Uxornecronyms: A Little-Known Naming Practice
Aaron Goodwin March 28, 2018
In his slim and excellent volume, The Name Is the Game: Onomatology and the Genealogist, NGS Fellow Lloyd de Witt Bockstruck coins the term uxornecronym: “the name of the first daughter born unto a second wife honoring the name of the first wife, who had died.” The word combines the Latin term uxor (wife), the Greek term necro (death), and the Greek term nym or onym (name or word).
Wait. What?! Is that really a thing? And could it possibly be useful in solving any genealogical problem?Only NGS members have access to full articles of NGS Monthly. Please log in or click here to learn more about joining the National Genealogical Society.
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I’ve seen this phenomenon several times and used it as a help in finding the names of first wives. Thank you for writing about it.
Here is a related story showing how I deduced the probable name of an unknown wife. John Webb (will probated 1736, Henrico Co., Va.) is shown to be a son-in-law of Theodorick and Elizabeth Carter. (Will of Elizabeth Carter, made 1747, probated 1751, Henrico Co., names her grandson Cuthbert Webb. Cuthbert is shown as the youngest child in John Webb’s will.) John Webb’s wife’s given name is unknown, has not been found in any document. She apparently died before 1736. Her son Cuthbert Webb’s oldest daughter is named Hannah (b. 1756, m. William Tooley, Bible record at NSDAR). Theodorick Carter’s mother was also named Hannah (wife of Giles Carter). Based on the estimated birthdates for the Webb children (c. 1714-c. 1733), Mrs. Webb was probably born c. 1690-95, making her likely the eldest daughter of Theodorick and Elizabeth Carter. Since none of her sisters is named Hannah, and Hannah is the name Theodorick should have used first, the unknown name is probably Hannah. That an eldest granddaughter is also named Hannah makes that conclusion virtually certain.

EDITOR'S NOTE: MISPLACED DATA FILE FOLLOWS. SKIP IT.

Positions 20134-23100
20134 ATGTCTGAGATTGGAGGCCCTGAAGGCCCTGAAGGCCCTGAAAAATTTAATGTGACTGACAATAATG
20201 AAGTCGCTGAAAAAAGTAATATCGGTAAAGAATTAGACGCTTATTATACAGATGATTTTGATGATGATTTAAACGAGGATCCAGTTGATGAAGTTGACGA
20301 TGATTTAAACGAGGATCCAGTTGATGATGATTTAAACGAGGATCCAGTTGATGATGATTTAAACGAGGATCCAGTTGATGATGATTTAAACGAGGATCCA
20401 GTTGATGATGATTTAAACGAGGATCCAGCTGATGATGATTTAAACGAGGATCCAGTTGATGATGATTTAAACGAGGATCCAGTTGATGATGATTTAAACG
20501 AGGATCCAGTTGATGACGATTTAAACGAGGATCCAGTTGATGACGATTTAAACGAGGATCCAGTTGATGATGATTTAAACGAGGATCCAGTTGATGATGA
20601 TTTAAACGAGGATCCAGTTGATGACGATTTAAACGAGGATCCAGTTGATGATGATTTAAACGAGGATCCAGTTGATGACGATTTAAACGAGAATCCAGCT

This is not uncommon flipped the other way round. I’ve run into this a few times in England. Example: In Southampton, Elizabeth Ashford and her second husband, Joseph Peirce, gave their son, Joseph Spurrier Peirce, his second name after her first husband, Richard Spurrier.
Have noticed when this happens with boys, the previous husband’s family may have been a bit higher in social standing or money or both.
The somewhat uncommon “Spurrier” name helped to fill in quite a few pieces of Joseph Spurrier Peirce’s ancestors and make connections between three families.
I have seen this in my Dutch research too. When talking about naming patterns in my lectures, I always tell the audience not only to look for (grand)parents but also for deceased spouses. It is a great help to find the link between first and second marriages. The term ‘uxornecronym’ is absolutely a new one to me.
I’ve seen this in several of my New England > New York > Michigan lines, honoring deceased spouses of both genders.